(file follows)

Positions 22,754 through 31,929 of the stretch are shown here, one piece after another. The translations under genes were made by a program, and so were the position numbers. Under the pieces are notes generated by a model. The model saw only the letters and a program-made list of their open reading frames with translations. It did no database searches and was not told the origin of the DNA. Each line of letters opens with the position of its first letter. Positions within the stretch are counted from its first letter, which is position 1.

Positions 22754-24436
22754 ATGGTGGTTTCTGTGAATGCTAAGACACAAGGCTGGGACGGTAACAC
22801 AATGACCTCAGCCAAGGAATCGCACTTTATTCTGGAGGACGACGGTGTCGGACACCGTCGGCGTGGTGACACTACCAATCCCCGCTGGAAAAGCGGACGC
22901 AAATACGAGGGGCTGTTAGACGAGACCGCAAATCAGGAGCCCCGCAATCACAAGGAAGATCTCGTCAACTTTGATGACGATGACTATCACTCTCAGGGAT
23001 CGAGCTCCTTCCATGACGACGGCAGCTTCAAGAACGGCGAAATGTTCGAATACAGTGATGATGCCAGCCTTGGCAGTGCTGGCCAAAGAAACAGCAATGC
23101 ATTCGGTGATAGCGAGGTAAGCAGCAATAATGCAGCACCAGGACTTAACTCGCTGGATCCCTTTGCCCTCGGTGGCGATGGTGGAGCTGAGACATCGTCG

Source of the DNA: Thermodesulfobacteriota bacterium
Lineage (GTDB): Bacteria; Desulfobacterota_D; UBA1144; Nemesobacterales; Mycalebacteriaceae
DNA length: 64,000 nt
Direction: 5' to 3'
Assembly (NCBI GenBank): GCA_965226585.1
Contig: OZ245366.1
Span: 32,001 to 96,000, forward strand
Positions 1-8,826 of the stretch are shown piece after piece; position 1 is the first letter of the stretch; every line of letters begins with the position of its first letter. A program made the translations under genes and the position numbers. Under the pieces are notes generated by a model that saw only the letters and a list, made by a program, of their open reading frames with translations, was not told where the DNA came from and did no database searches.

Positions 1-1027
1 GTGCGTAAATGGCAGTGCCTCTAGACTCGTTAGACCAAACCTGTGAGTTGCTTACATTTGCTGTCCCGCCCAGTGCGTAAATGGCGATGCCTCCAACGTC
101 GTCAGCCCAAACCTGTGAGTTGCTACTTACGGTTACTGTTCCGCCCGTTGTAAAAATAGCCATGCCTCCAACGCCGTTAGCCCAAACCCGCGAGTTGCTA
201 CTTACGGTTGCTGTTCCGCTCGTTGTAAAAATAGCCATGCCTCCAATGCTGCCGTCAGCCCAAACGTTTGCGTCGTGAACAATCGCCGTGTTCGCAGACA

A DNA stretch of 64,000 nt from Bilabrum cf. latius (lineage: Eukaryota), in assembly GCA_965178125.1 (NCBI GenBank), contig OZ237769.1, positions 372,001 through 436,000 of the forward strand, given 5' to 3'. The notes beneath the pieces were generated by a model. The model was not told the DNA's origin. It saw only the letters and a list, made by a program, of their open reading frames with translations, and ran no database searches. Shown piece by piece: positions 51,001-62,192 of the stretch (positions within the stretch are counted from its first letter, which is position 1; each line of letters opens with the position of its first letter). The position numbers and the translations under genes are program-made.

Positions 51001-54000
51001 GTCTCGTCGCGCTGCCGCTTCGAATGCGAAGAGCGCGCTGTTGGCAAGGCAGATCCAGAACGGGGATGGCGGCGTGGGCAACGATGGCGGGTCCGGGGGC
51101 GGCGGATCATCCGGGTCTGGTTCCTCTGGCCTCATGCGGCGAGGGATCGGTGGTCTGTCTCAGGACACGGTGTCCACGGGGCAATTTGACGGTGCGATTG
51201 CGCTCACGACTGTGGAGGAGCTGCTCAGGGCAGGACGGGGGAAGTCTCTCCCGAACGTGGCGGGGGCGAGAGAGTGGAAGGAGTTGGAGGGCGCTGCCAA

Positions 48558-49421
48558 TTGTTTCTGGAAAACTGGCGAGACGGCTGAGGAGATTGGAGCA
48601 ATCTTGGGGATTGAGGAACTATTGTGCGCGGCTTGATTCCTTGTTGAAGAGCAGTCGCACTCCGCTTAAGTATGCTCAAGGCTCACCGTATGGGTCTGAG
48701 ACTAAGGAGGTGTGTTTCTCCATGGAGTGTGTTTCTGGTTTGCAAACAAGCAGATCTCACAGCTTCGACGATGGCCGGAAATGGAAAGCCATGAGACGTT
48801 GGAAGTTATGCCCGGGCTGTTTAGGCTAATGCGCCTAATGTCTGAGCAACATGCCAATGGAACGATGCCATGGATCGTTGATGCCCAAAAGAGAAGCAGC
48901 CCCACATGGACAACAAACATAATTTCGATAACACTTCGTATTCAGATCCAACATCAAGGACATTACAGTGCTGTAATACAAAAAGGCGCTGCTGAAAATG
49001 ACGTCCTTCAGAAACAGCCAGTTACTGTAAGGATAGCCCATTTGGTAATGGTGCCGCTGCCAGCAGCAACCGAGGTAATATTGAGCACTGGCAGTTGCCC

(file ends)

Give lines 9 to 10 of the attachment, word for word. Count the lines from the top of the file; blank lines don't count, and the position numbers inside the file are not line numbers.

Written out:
Lineage (GTDB): Bacteria; Desulfobacterota_D; UBA1144; Nemesobacterales; Mycalebacteriaceae
DNA length: 64,000 nt